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Suppose I have a map $f:X \to Y$ of topological spaces and a nice stratification of $X$ ( say such that the inclusion of each stratum is a Hurewicz cofibration) such that the restriction of $f$ to each stratum is a fibration. Do the actual fibers of $f$ compute the homotopy fibers?

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    $\begingroup$ What do you mean exactly by a stratified space (I think there is more than one meaning in the literature)? $\endgroup$ – Yonatan Harpaz Sep 1 '15 at 20:01
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    $\begingroup$ And do you really mean stratification of the domain? Codomain makes more sense to me $\endgroup$ – მამუკა ჯიბლაძე Sep 1 '15 at 20:49
  • $\begingroup$ I don't think so, but I'm not really an expert. Let $X = \mathbb{C} \coprod \{0\}$, and $Y = \mathbb{C}$, with $f: X \rightarrow Y$ the obvious map. Take the stratification $Y = \mathbb{C}^\times \coprod \{0\}$ and inverse image upstairs. This map has fibrant replacement given by the trivial double cover $\mathbb{C} \coprod \mathbb{C} \rightarrow \mathbb{C}$ which is definitely a fibration, but fiber products with respect to these two maps will not be homotopy equivalent in general. $\endgroup$ – Harrison Chen Sep 2 '15 at 22:02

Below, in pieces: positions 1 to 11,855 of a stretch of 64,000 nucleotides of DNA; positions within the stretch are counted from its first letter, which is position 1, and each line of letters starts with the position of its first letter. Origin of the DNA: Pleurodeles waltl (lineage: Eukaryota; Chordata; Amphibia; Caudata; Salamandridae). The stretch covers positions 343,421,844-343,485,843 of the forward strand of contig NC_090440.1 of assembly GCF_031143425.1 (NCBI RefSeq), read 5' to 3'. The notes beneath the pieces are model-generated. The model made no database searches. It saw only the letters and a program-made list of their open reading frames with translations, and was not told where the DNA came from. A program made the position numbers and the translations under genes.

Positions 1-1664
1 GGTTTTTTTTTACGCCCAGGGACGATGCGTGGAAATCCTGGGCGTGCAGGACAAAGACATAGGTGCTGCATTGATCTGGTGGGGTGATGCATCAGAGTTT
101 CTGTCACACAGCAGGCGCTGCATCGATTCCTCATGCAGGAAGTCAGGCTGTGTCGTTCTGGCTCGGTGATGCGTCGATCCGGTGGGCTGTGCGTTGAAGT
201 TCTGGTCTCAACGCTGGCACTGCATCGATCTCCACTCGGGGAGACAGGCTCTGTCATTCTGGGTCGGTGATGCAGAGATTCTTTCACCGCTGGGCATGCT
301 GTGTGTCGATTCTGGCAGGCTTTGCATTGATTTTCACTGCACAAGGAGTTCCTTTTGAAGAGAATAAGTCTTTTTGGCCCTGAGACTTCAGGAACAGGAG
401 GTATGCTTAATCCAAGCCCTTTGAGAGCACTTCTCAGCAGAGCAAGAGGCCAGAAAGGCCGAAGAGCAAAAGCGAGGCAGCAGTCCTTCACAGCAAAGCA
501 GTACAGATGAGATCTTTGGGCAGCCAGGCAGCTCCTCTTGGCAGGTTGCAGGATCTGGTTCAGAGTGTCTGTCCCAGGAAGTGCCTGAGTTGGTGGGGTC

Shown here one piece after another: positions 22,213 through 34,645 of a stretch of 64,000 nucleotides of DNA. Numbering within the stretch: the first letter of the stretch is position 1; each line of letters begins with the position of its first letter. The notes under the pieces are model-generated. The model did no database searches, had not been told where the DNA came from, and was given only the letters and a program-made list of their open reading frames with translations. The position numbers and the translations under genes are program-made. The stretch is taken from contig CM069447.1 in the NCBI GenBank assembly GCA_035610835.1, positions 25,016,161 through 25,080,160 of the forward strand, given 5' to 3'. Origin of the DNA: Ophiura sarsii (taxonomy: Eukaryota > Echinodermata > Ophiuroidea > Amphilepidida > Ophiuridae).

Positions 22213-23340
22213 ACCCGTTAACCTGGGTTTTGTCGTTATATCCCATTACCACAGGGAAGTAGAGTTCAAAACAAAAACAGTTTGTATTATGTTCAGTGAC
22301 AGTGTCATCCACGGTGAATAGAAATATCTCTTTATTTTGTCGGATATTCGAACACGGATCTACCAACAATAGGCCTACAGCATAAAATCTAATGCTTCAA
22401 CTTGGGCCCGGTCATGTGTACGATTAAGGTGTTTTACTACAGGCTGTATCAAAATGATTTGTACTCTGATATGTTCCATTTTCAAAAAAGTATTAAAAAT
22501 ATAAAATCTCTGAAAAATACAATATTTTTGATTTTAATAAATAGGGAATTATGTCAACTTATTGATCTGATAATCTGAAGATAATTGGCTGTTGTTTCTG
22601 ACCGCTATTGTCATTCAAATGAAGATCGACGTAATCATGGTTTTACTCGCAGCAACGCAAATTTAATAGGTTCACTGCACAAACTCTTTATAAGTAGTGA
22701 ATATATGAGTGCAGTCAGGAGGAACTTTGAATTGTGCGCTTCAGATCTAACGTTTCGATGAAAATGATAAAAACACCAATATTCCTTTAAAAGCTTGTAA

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I think so. Let's look at the first case. Suppose that $X$ has a closed subspace $A$ such that $X$ is the homotopy pushout of $X-A\leftarrow N\to A$ for some bundle $N$ over $A$. If both $X-A\to Y$ and $A\to Y$ are fibrations, then so is $N\to Y$. Now since $X-A\leftarrow N\to A$ is a diagram of spaces mapped compatibly to $Y$ by (quasi)fibrations it follows that $hocolim(X-A\leftarrow N\to A)\to Y$ is also a quasifibration.

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